In the past I have advocated the use of the F score designed by Joseph Piotroski as a simple but highly effective method of quantifying a fundamental approach. In his original paper1, Piotroski applied a fundamental analysis screen to help tell good value from value traps. In a subsequent paper2, he explored whether a simple financial screen could enhance performance across a variety of styles.
The screen Piotroski developed is a simple nine input accounting-based scoring system. The table below shows the basic variables used in its calculation. Effectively, Piotroski uses indicators based on three areas of financial analysis in order to assess the likelihood of an improving fundamental backdrop.
Current operating profits and cash flow outturns obviously provide information about the firm's ability to generate funds internally, and pay dividends. A positive earnings trend is also suggestive of an improvement in the fundamental performance of the firm. Earnings quality is also captured by looking at the relationship between cash flows and reported earnings.
The next three measures are designed to measure changes in the capital structure and general ability to meet debt-service obligations. If you like, these measures assess the likelihood of bankruptcy and bring the balance sheet into the overall score.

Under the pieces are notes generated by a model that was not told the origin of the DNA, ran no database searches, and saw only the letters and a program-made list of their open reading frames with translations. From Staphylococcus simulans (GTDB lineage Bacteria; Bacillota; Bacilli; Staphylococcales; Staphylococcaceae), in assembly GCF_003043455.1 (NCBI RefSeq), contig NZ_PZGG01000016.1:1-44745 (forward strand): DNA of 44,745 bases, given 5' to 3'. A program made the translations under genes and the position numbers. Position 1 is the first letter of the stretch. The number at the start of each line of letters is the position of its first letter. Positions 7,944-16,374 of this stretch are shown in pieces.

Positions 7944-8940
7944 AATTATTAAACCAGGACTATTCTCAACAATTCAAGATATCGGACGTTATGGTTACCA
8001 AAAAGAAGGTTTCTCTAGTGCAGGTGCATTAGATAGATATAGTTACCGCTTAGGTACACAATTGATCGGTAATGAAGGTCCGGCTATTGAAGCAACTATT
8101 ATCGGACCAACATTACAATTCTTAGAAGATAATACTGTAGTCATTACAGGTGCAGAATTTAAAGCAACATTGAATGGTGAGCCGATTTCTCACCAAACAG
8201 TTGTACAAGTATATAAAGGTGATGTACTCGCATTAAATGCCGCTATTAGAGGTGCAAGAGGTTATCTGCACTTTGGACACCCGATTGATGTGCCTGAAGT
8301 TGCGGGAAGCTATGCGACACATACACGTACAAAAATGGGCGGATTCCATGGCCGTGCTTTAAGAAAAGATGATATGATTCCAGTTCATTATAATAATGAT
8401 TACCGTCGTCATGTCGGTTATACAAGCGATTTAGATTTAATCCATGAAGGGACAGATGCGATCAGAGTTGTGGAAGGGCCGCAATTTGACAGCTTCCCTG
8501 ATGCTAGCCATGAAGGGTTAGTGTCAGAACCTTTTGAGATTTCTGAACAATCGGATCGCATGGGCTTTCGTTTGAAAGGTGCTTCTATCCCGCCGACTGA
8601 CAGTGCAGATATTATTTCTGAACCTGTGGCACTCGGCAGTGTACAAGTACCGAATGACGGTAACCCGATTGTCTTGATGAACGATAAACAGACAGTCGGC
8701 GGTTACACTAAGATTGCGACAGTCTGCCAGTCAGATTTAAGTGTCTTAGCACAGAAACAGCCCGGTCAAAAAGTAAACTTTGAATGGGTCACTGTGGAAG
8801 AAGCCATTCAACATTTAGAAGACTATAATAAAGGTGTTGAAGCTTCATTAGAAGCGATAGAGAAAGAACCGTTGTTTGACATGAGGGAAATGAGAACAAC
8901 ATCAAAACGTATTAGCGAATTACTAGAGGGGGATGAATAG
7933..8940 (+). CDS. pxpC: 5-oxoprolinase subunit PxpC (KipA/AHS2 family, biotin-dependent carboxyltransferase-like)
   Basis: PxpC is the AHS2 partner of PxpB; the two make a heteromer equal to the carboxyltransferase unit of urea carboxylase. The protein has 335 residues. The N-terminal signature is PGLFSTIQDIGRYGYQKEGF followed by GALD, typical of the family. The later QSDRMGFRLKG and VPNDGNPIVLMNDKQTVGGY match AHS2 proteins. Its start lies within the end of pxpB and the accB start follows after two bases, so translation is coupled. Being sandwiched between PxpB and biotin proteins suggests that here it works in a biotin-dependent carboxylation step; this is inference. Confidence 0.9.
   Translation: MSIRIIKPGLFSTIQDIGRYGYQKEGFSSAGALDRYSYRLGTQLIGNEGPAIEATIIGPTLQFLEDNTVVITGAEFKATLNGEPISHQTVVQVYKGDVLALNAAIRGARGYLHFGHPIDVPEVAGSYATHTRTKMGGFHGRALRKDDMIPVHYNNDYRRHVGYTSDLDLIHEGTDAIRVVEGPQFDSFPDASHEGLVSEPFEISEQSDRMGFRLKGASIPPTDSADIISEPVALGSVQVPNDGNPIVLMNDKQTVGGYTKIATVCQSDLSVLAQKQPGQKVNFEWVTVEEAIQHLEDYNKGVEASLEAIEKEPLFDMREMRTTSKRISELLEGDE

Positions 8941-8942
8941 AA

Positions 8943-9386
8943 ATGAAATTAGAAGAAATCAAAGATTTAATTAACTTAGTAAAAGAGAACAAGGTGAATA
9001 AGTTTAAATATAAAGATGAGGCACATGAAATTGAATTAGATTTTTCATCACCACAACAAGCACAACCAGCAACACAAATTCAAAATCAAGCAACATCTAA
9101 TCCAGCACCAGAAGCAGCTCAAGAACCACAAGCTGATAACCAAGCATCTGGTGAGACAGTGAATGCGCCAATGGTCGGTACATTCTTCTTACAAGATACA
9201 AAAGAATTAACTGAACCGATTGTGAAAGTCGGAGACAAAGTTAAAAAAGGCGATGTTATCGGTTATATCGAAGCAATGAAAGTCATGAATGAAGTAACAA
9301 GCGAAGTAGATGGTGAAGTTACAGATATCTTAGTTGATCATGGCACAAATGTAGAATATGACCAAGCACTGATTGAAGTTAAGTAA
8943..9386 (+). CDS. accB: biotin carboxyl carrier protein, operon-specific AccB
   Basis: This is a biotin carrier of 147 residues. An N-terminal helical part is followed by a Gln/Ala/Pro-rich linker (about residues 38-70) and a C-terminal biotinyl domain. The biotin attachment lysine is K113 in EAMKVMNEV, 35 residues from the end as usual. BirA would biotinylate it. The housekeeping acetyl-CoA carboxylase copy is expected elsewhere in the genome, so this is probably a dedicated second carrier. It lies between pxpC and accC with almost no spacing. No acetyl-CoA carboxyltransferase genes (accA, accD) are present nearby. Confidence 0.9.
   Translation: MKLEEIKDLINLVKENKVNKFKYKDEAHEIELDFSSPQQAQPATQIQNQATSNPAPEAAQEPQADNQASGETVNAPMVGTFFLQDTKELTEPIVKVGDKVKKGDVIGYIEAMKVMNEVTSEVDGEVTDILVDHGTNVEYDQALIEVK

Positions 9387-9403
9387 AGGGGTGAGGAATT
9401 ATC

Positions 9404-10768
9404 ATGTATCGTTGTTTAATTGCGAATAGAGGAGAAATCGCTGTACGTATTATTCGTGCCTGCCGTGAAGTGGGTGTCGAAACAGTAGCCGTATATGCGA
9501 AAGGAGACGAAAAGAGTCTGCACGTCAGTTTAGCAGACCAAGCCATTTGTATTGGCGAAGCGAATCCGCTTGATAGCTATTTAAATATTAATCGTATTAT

The last two elements of the overall F score are concerned with operating efficiency. The variables used will be familiar to fans of Du Pont analysis as they both come from traditional decomposition of ROA. Having assessed the measures as per the table below, a firm's F score is simply the summation of the various individual components (thus it is bounded between 0 and 9).
Piotroski examines the performance of this score in the US market over the period 1972 to 2001. His main findings are shown in the chart below which maps out raw returns by the overall F score. The average raw (market adjusted) return for firms with low F scores (0-3) is 7.3% p.a. (-5.5%). Firms with medium F scores (4-6) show raw (market adjusted) returns of 15.5% p.a. (3%). Those firms with the highest F score (7-9) showed an average raw return (market adjusted) of 21% p.a. (7.8%). This certainly shows that fundamental analysis can be a source of alpha!